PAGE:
Once you realize that you have a credit problem, it’s important to fix it as soon as you can. Without carefully considering your credit repair strategy or even seeking professional help, you’re likely to make some common mistakes. Trying to repair credit is no time for trial and error. Make a smart plan and stick to it.
Fortunately, you are already on a great path by being here. Let’s take a look at some mistakes you should definitely avoid.
Incorrectly Disputing Credit Scores
In some cases, your credit score might be dismal due to a reporting error. To fix this, you need to file a dispute. First, file the dispute with the credit bureaus in order to give them a chance to fix it. If that gets you nowhere, file a complaint with your creditor. Only when you’ve tried these channels is it useful to file a legal complaint.
Don’t be tempted to settle a dispute online. You want to leave a paper trail that documents your attempts to dispute a mistake. Send written documents via certified mail and request a return receipt. Keep a record of any phone calls you made, who you spoke with, any notices you received in the mail and when, as well as any files you sent by mail to the credit bureau.
Consolidating Debt or Closing Accounts
When you consolidate your debt, everything you owe is lumped together. On the surface, this seems like a great way to keep all of your ducks in a row, because you only have one debt payment to worry about instead of three or four.The downside is that your debts may accrue greater interest. Also, a credit report that shows several well-managed accounts is more favorable than a credit report with one account.
By getting yourself organized and paying down debts on your current accounts, your credit report will be a better representation of your fiscal responsibility.
Avoiding Credit Cards
A debt-free life has great appeal, but before you renounce credit cards entirely, think about whether you’ll need a loan in the future. If you have no credit history at all, lenders lack the information that helps them decide if you’re worth the risk.
Maintaining at least one credit card is a good safety measure and it will build your credit score, which you’ll be thankful for if you need to take out a loan after some kind of emergency. While you work to improve your credit, take care to use your one credit card responsibly, when you know you already have the money to pay the balance.
Not Checking Credit Reports
You would be surprised how many people give up or don’t even try to repair their credit. It takes time, consistency and patience to repair credit.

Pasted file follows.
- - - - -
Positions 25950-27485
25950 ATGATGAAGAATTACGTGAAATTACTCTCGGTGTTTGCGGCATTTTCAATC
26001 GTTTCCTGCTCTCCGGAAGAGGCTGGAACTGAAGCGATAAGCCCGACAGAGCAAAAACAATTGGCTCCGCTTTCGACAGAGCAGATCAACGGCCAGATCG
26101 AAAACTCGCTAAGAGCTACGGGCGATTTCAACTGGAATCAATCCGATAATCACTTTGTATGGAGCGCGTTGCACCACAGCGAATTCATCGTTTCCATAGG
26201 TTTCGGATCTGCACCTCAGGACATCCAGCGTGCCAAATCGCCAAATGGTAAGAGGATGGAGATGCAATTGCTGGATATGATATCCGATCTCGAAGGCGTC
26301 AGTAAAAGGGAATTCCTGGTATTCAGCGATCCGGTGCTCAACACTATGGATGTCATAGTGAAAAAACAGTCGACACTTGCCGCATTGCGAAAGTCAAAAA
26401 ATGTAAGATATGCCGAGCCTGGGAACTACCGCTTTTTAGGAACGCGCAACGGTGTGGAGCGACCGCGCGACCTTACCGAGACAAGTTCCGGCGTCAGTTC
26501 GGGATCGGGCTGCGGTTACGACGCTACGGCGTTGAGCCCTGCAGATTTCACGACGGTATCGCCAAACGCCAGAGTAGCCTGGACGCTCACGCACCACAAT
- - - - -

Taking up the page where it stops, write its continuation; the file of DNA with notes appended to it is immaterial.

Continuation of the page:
Regularly check your credit reports to catch reporting errors. You get to look at reports from each of the three credit reporting bureaus for free once per year. Make the most of this system by looking at the score from one bureau early in the year, the score from another bureau in the middle of the year, and the score from the final bureau later in the year.
Using a Credit Repair Company
Be wary of credit repair companies. Handling your own finances is a more secure option, as you have complete control over your strategy. Credit repair companies sound too good to be true, and they often are. No one will repair your credit for free. Think long and hard about whether it is worth passing off your financial troubles to a company that will simply take more of your money.
If you need professional guidance, talk to someone at your bank, your accountant or your lawyer for advice on what to do in your unique circumstance.
Co-signing a loan for a friend or family member seems like a great way to show support for someone you care about, but the loan will appear on your credit report. If your friend fails to pay the loan, debt collectors will come knocking on your door, expecting you to pay.
Co-signing really can be a nice way to help someone with a small loan, to help someone who is trying to repair their own credit, or to help someone get their very first loan. But it can also wreak havoc on your own credit score if your friend isn’t as responsible as you thought. Assess your own financial situation before you agree to co-sign a loan.
In the end, repairing credit isn’t as difficult as you may think. It’s important to spend and save money wisely and to honor your debts as quickly as possible. By following those main principles and avoiding the mistakes above, you can put a bad credit score behind you.
Photo Credit: DorteF